‘Melissa‘: The Allman Brothers Take An Old Friend Into Hot 100

The song had both historical significance and huge poignancy in the pre-ABB days of Duane and Gregg Allman.

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Allman Brothers Band 'Melissa' artwork - Courtesy: UMG
Allman Brothers Band 'Melissa' artwork - Courtesy: UMG

When the Allman Brothers Band broke into the Billboard Hot 100 of August 12, 1972, they introduced us to an old friend. Her name was “Melissa,” a song that was already finding a huge audience as part of their Eat A Peach album of that year. Often referred to incorrectly as “Sweet Melissa,” it was a new version of an important composition from the pre-ABB days of Duane and Gregg Allman.

Gregg’s attractively melodic piece was first recorded in 1968 when the brothers were part of the Jackson, Florida band the 31st Of February. That rendition, which also featured future Allmans drummer Butch Trucks, wasn’t released until it appeared on the album Duane & Gregg Allman in 1972. It’s the first recording to feature Duane’s hugely evocative slide guitar playing.

When you compare that reading of “Melissa” to the one on Eat A Peach, produced by the great Tom Dowd, you can hear that the song underwent some subtle retooling, including a slight key change and the addition of acoustic guitar. But it was, of course, poignant for tragic reasons.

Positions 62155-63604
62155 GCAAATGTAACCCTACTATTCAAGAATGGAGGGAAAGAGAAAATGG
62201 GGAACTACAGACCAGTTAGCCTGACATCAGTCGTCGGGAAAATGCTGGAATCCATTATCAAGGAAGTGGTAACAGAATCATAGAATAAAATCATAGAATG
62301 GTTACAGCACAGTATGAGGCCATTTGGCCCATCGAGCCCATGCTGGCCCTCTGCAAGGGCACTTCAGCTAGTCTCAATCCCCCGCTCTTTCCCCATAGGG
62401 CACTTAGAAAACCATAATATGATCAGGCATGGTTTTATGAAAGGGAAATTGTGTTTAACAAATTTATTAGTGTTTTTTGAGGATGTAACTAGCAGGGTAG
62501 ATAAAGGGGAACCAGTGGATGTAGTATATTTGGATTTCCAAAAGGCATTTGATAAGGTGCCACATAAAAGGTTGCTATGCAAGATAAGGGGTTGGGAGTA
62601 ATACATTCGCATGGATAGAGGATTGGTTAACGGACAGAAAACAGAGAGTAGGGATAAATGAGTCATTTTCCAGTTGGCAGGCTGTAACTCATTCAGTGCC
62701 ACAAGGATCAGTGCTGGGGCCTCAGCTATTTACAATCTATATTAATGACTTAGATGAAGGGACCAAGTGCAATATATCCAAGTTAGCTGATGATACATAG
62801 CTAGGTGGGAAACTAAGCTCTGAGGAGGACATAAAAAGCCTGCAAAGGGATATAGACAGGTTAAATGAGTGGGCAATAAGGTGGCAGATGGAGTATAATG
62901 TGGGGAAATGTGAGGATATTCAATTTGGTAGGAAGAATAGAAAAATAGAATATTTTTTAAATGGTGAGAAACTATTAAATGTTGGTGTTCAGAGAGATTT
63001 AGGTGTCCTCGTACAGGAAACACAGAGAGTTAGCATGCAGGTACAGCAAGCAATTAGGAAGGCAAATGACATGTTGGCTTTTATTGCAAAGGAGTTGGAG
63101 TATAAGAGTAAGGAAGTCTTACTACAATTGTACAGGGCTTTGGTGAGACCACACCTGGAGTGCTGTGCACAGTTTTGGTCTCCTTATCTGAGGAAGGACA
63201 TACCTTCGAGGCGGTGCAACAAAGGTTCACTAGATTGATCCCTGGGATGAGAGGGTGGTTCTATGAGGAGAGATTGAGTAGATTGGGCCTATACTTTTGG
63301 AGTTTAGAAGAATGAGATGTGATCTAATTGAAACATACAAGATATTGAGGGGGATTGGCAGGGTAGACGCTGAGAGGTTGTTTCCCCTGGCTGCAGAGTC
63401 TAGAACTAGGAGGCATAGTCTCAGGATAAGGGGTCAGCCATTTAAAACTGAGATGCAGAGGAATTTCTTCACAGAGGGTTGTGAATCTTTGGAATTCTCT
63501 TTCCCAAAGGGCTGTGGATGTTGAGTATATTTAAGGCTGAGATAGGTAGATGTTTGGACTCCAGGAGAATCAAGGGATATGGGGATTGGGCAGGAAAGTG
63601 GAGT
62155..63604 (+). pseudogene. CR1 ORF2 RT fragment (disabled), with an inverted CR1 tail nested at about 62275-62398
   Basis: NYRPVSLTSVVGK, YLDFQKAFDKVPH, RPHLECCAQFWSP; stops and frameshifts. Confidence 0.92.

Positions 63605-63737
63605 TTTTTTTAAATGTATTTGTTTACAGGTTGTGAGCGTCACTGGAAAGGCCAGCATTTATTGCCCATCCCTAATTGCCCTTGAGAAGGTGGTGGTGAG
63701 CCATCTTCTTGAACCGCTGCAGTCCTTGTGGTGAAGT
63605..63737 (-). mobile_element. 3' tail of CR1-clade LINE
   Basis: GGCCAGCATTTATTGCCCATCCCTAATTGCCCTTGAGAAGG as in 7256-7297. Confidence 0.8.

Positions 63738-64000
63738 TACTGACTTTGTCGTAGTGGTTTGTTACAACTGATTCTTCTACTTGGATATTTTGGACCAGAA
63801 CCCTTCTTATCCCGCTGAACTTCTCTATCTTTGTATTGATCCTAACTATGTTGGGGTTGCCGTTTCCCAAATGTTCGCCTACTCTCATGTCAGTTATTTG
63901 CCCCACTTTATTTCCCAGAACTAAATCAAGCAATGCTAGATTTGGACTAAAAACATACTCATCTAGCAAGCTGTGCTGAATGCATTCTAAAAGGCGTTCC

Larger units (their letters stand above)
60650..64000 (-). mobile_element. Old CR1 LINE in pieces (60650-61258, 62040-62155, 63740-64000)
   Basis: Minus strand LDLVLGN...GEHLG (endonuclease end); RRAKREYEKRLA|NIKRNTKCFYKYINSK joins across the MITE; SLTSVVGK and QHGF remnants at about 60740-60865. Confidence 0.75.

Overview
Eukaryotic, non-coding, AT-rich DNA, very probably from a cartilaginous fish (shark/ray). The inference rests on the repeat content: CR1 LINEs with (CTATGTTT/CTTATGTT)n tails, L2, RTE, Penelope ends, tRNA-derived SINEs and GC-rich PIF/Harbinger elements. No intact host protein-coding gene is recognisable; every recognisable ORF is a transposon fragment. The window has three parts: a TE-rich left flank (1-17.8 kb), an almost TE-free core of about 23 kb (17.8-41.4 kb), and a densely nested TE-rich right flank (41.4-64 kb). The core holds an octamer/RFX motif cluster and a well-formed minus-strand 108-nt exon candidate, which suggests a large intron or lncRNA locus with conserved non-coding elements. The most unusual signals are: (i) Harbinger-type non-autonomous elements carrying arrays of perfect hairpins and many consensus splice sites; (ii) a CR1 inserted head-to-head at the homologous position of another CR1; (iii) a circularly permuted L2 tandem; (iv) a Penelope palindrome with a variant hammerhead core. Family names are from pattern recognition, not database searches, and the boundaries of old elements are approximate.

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Following Duane’s death in 1971, Gregg played “Melissa” at his funeral. Then, after manager Phil Walden bought back the rights to a song that Gregg had sold after writing it, the ABB recorded it for the new album in Duane’s honor, with Dickey Betts taking the mellifluous lead.

Listen to the best of the Allman Brothers Band on Apple Music and Spotify.

“Melissa” was the third Allman Brothers Band single to enter the US chart, after “Revival (Love Is Everywhere)” and “Ain’t Wastin’ Time No More.” Like those releases, which peaked at Nos.92 and 77 respectively, it wasn’t a major chart item. After debuting at No.90, it spent only one more week on the survey, at No.86.

But it’s a song that’s loved by devotees of the Allmans for its elegance, its part in the evolution of the band’s sound and its personal significance to Duane and Gregg. The track’s latter-day inclusion in a cellphone commercial and in the 2005 movie Brokeback Mountain have helped to keep “Melissa“ in our minds.

Buy or stream “Melissa” on Eat A Peach.



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